(Crew already on low bridge – photo via @lungodog on Twitter)
UPDATED 4:59 PM: The city has announced an emergency closure of the high-rise West Seattle Bridge “until further notice,” starting at 7 pm tonight. Here’s our video of the Skype briefing during which this was announced:
Here’s the SDOT news release. Below, our as-it-happened coverage of the announcement, and further updates:
2:55 PM: Just announced via a sudden online media briefing: The West Seattle Bridge has been developing cracks over time, says the mayor, with “further deterioration” detected recently – so “there are concerns that the high-rise bridge cannot safely support vehicular traffic at this time” so they need to assess it further. So tonight “the West Seattle high-rise bridge will be closed to all traffic … until we can do further assessment” to determine how the bridge can be safely operated. The low bridge will remain open to transit and first responders, and freight. “I’m grateful they found this” before something bad happened.
SDOT director Sam Zimbabwe says the bridge will close at about 7 pm “until further notice.” The cracking is in the concrete, he says. They’ve been noticing cracking for several years but it’s now to the point where they feel they have to remove “live-load traffic.” He reiterates that traffic outside of the categories mentioned will not be able to use the low bridge – they’ll have to use other paths out such as the 1st Ave. S. Bridge.
Council President Lorena González says a public briefing on this will be scheduled.
We’ve asked several questions via the web chat feature and they’re now answering. Why so sudden? Zimbabwe says some new federal load-rating requirements last year led to a “more detailed assessment” while deterioration continued. “There really wasn’t another choice at this point.”He says it’ll be weeks before they know the type of repairs they need – but then the repairs could last months.
Regarding details on the damage, SDOT engineer Matt Donahue is answering off-camera. He says a “post tensioning steel strand” in the bridge supports is where the problem is. What kind of repairs are needed? Zimbabwe says some shoring for starters, followed by likely “some kind of fiber wrap” among other things. “They take some time to design and construct.”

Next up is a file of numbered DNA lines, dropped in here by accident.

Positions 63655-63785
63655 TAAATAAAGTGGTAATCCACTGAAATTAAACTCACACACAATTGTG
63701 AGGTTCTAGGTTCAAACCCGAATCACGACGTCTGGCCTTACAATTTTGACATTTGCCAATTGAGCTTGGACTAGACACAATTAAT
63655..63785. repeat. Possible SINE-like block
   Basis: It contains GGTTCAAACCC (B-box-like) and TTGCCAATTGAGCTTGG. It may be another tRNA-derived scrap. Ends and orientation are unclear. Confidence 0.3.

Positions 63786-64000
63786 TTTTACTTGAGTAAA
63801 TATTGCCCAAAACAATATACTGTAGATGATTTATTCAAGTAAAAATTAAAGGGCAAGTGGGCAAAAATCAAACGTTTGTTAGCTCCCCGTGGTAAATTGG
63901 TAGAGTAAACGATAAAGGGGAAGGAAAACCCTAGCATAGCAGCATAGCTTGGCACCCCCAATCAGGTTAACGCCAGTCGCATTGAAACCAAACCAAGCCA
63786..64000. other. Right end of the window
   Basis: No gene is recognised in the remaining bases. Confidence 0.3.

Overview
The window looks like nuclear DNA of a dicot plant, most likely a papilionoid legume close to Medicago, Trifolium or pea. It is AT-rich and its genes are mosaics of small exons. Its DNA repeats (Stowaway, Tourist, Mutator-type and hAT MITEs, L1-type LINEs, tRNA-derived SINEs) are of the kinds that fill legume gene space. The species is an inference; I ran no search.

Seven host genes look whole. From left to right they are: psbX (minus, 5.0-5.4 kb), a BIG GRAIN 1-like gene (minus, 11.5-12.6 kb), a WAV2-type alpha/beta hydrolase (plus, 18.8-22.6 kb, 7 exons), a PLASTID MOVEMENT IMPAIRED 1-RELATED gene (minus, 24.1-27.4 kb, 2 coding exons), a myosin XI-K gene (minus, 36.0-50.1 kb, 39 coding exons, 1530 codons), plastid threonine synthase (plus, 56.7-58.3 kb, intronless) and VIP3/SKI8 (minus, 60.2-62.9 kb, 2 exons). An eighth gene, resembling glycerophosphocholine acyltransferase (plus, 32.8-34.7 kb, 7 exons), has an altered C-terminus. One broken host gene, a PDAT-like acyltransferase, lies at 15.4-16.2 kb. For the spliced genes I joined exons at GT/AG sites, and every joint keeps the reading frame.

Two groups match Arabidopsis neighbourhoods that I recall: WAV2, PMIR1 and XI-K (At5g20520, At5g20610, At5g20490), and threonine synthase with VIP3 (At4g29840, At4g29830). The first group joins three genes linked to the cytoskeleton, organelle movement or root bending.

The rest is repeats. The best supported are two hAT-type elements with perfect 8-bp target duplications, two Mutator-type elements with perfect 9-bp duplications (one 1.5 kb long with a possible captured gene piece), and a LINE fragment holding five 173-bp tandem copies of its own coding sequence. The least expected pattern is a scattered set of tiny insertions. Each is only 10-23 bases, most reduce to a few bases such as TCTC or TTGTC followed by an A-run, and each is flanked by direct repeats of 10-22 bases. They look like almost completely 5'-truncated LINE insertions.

The timing with the drop in traffic is just coincidental, says Zimbabwe. We asked about other transportation options – this is so sudden they don’t have that worked out yet.
They will be out with maps soon to show the closure. From WS east, detour signage will start in The Junction, Admiral, Delridge, 35th, etc., appearing starting tonight. I-5 traffic will not be allowed onto the Spokane St. Viaduct (the east half of the high bridge) except for transit, freight, and emergency vehicles, to “avoid confusion.”
Zimbabwe says it was no one thing that led to this decision – but for example some of the vehicles and volumes on it are more than it was designed for. Couldn’t load restrictions enable reopening? Not in this case, he said. Plus, he notes, the bridge design means “80 percent of the load is the bridge itself.”
3:26 PM: The briefing is over. We recorded it on video (shakily off a Skype feed but it’ll have to do unless the city has a copy available) and will add that after we upload it.
ADDED 7:42 PM: SDOT crews are out blocking off access points. Also City Councilmember Lisa Herbold has sent a statement:
“I have questions why the lower level bridge cannot be used for vehicular traffic at this time, and how soon it can be opened for traffic given lower traffic volumes in Seattle due to COVID-19 guidance, and specifically reduced traffic volumes to West Seattle via the West Seattle Bridge in light of the new COVID-19 Shelter in Place Orders. My office has requested that SDOT appeal to the Coast Guard to make fewer bridge openings of the lower level bridge to allow for more buses and cars to cross, like they did in early 2019 when the Alaskan Way Viaduct closed and the SR99 tunnel was not yet open.
“My office will continue to monitor the closure and work with SDOT and other partners to provide West Seattle residents and the public updates.
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